The key to their success, said Quigley, was that
the international bankers would control and manipulate the money system of a
nation while letting it appear to be controlled by the government.
The statement echoed one made in the eighteenth
century by the patriarch of what would become the most powerful banking
dynasty in the world.
Mayer Amschel Bauer Rothschild famously
said in 1791:
"Allow me to issue and control a nation's
currency, and I care not who makes its laws."
Mayer's five sons were sent to the major
capitals of Europe - London, Paris, Vienna, Berlin and Naples - with the
mission of establishing a banking system that would be outside government
The economic and political systems of nations
would be controlled not by citizens but by bankers, for the benefit of
Eventually, a privately-owned "central bank" was
established in nearly every country; and this central banking system has now
gained control over the economies of the world.
Central banks have the authority to print money
in their respective countries, and it is from these banks that governments
must borrow money to pay their debts and fund their operations.
The result is a global economy in which not only
industry but government itself runs on "credit" (or debt) created by a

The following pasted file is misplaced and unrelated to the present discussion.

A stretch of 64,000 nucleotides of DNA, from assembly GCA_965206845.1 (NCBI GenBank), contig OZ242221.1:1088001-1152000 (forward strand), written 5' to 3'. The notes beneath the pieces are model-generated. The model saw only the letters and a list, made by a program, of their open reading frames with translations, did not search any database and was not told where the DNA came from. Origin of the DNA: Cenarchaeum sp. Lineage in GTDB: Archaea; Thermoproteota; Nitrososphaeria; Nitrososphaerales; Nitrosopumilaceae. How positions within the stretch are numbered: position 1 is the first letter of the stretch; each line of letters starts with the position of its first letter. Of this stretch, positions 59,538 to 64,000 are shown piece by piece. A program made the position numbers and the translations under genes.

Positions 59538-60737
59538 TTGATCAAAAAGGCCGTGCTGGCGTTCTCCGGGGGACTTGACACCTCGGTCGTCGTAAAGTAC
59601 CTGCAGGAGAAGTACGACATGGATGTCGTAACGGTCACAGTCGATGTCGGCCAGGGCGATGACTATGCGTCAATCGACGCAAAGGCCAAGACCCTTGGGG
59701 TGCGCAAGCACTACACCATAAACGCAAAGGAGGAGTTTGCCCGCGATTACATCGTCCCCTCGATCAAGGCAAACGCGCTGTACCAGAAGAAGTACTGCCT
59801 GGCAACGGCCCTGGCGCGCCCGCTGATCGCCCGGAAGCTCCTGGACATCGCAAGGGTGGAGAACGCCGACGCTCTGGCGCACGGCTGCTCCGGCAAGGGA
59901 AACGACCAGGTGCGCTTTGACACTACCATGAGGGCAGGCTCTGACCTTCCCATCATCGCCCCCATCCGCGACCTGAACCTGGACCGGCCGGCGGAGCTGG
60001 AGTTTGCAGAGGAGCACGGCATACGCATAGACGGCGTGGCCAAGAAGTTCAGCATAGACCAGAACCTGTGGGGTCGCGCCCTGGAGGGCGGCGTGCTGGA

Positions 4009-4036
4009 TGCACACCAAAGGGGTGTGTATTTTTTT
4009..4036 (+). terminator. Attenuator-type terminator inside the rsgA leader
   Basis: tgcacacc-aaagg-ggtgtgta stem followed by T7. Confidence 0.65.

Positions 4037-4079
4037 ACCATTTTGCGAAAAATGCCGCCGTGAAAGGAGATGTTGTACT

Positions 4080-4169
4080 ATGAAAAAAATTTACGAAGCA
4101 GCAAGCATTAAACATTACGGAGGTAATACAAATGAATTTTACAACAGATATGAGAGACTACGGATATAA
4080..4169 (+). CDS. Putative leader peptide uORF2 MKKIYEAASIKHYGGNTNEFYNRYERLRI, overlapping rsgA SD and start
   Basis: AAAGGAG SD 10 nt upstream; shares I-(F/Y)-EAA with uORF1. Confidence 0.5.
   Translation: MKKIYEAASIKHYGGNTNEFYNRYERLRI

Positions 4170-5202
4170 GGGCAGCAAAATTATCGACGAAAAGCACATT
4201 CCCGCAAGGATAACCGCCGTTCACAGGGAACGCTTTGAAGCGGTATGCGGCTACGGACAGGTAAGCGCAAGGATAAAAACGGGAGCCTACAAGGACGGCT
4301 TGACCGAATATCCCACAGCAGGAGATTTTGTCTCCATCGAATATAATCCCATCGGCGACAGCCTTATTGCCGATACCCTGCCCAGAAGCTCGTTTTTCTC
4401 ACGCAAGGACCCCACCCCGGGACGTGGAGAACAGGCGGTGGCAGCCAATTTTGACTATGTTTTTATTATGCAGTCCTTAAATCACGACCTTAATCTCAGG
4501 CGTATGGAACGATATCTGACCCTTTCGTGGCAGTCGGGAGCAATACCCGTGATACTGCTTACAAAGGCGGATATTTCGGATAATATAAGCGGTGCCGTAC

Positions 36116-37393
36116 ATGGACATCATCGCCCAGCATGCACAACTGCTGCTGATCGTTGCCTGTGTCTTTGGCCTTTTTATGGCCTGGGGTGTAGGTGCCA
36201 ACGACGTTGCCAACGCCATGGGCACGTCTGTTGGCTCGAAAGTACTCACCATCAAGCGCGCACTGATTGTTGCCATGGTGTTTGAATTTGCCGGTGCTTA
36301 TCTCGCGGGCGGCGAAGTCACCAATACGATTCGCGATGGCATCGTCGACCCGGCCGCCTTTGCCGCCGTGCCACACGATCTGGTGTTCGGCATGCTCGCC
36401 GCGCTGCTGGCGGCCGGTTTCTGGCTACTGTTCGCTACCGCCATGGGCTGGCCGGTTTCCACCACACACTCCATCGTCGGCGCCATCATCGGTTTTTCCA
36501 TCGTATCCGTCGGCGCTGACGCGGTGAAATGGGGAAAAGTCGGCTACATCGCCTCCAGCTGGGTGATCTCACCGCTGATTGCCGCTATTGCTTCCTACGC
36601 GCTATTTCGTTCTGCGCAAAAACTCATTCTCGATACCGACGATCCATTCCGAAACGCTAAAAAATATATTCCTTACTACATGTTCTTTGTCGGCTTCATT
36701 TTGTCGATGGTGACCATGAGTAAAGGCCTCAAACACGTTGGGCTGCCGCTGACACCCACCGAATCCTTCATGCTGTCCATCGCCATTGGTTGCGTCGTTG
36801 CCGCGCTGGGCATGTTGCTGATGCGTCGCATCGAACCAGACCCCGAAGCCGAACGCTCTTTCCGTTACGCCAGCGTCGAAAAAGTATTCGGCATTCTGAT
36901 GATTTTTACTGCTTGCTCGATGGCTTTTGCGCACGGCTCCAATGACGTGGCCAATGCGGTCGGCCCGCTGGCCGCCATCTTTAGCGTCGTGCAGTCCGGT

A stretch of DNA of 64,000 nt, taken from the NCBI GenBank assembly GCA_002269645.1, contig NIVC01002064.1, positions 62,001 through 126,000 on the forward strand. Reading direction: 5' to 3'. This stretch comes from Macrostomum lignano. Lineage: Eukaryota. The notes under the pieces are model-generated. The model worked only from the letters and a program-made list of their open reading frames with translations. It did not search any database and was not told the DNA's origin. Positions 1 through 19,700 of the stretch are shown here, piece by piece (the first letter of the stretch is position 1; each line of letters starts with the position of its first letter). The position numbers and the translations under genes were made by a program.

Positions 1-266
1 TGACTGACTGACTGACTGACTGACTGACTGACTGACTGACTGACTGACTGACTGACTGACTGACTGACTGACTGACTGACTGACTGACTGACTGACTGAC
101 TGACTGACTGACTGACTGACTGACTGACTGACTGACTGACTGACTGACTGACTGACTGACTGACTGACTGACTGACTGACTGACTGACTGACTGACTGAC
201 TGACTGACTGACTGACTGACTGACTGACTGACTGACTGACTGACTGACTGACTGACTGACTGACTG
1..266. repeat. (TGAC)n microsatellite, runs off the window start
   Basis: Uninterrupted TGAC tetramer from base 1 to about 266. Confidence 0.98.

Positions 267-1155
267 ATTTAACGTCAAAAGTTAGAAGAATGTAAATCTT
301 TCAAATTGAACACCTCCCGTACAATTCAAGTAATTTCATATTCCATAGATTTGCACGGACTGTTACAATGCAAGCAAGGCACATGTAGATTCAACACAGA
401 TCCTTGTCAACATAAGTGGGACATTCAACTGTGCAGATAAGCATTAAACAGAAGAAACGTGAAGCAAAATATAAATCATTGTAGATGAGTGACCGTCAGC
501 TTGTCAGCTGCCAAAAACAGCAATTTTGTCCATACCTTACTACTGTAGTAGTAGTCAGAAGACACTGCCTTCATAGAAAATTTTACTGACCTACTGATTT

banking monopoly headed by a network of private central banks; and at the
top of this network is the BIS, the "central
bank of central banks" in Basel.
Behind the Curtain
For many years the BIS kept a very low profile, operating behind the scenes
in an abandoned hotel.
It was here that decisions were reached to,
devalue or defend currencies
fix the price of gold
regulate offshore banking
raise or lower short-term interest rates
In 1977, however, the BIS gave up its anonymity
in exchange for more efficient headquarters.
The new building has been described as,
"an eighteen story-high circular skyscraper
that rises above the medieval city like some misplaced nuclear reactor."
It quickly became known as the "Tower of Basel."
Today the BIS has governmental immunity, pays no
taxes, and has its own private police force.4
It is, as Mayer
envisioned, 'above the law'. The BIS
is now composed of 55 member nations, but the club that meets regularly in
Basel is a much smaller group; and even within it, there is a hierarchy.
In a 1983 article in Harper's Magazine called "Ruling
the World of Money," Edward Jay Epstein wrote that where
the real business gets done is in,
"a sort of inner club made up of the half
dozen or so powerful central bankers who find themselves more or less in
the same monetary boat",